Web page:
Predicting Infidelity from Precise Personality Sub-Traits

New research looks at the particular facets of personality which make unfaithfulness more likely.

Grant H Brenner
6 min readDec 23, 2020


Photo by Wesley Balten on Unsplash

According to data reviewed by C.J.J. van Zyl, author of a study in the journal Personality and Individual Differences (2021), the most common reason for breakups and divorce is infidelity. Betrayal wreaks the greatest damage on trust, striking love at its roots, undoing years of time spent building relationship, and casting a shadow on the future of shared satisfaction. While many couples weather the injury, many succumb.

Prior research shows that some factors protect against infidelity[1], while others make it more likely[2]. In addition, while for many couples, infidelity is a relationship-ending event, for other couples hidden — and sometimes openly secret infidelity — may help stabilize relationships.

The unfaithful personality

Given the crucial importance of trust in any relationship, and the need for exclusivity in monogamous relationships — which remain the most common in spite of a rise in mutually open relationships as a function of “less restrictive” sociosexuality— researchers naturally have taken a keen interest in understanding what personality traits may increase or decrease the likelihood of infidelity.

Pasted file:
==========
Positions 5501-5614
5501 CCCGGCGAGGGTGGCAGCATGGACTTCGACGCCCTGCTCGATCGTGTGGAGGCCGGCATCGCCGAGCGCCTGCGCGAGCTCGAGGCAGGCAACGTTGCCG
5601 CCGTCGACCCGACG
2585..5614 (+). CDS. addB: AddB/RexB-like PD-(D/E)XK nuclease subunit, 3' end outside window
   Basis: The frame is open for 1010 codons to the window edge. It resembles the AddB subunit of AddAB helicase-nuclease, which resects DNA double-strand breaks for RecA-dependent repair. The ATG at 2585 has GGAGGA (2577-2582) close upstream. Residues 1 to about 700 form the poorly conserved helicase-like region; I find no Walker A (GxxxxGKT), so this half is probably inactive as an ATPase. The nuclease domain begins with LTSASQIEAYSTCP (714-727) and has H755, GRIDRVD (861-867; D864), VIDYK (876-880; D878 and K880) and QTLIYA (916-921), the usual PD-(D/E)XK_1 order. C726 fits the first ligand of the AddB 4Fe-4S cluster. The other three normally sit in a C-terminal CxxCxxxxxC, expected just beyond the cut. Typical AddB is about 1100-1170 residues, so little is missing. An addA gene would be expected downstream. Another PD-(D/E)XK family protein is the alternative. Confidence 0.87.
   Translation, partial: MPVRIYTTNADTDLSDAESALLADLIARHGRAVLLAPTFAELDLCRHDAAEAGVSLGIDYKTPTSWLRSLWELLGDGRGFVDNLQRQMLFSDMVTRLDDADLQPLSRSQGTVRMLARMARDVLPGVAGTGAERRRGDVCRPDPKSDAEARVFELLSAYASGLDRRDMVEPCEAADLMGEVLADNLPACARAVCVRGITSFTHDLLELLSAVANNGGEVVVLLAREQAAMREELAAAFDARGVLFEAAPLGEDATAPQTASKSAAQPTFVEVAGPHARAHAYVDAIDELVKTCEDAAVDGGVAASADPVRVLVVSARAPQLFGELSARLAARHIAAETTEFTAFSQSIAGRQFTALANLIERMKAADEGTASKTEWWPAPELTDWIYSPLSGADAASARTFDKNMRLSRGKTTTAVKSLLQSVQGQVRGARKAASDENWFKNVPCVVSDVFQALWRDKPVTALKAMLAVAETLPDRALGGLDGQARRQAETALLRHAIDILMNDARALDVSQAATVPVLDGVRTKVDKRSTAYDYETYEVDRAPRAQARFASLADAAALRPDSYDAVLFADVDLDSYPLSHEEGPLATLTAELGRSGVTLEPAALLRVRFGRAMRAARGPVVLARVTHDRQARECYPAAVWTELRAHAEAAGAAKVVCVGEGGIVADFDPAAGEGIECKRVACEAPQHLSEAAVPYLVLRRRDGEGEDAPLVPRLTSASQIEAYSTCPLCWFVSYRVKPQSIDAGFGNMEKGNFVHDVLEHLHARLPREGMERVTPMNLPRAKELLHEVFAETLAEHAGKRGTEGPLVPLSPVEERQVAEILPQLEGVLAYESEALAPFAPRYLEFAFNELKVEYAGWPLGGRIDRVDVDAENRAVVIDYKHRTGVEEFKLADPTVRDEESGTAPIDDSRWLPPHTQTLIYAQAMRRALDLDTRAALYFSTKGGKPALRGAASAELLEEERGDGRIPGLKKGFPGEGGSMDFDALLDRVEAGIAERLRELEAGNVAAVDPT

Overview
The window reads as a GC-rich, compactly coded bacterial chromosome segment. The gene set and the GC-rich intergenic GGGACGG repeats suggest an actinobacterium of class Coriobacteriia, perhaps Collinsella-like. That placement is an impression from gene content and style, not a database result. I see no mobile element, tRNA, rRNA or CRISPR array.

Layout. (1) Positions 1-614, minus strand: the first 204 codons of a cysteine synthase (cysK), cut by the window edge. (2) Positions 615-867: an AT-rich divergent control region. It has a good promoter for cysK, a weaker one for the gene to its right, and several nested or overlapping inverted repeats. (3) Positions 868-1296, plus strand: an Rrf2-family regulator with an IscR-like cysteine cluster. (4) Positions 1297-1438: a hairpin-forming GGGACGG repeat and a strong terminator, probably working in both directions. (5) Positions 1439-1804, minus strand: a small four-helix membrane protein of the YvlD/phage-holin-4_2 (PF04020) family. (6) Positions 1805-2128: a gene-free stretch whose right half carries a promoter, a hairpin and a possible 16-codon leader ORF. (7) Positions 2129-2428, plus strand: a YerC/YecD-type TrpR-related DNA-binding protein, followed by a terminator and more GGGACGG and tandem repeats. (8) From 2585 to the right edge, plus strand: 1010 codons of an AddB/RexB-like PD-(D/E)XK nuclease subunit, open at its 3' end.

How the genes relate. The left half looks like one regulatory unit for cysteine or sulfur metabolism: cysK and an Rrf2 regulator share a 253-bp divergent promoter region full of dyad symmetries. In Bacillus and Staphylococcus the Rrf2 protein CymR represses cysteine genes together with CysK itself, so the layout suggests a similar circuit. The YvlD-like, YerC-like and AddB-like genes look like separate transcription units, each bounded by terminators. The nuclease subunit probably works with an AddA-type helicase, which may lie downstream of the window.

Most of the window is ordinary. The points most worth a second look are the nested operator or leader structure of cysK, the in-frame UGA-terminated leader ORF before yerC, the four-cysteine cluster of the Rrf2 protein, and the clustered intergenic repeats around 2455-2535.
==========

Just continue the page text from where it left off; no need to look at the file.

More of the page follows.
Van Zyl notes that the majority of research has looked at personality traits. In addition to the “dark triad” (narcissism, Machiavellianism, psychopathy), the Five Factor Model (FFM) or “Big 5” (OCEAN: Openness to Experience, Conscientiousness, Extroversion, Agreeableness and Neuroticism) have been studies with infidelity.

There are consistent associations between infidelity and each of the Big 5 traits. For example, people who cheat in romantic relationships score higher on Neuroticism, Openness to Experience, and Extraversion. They score lower on Agreeableness and Conscientiousness. However, van Zyl reports, some work has shown different findings for Openness and Extraversion. There is more than meets the eye.

From traits to facets

Facets tell a more nuanced story. While work on personality traits is informative, what many do not realize is…



Grant H Brenner

Psychiatrist, Psychoanalyst, Entrepreneur, Writer, Speaker, Disaster Responder, Advocate, Photographer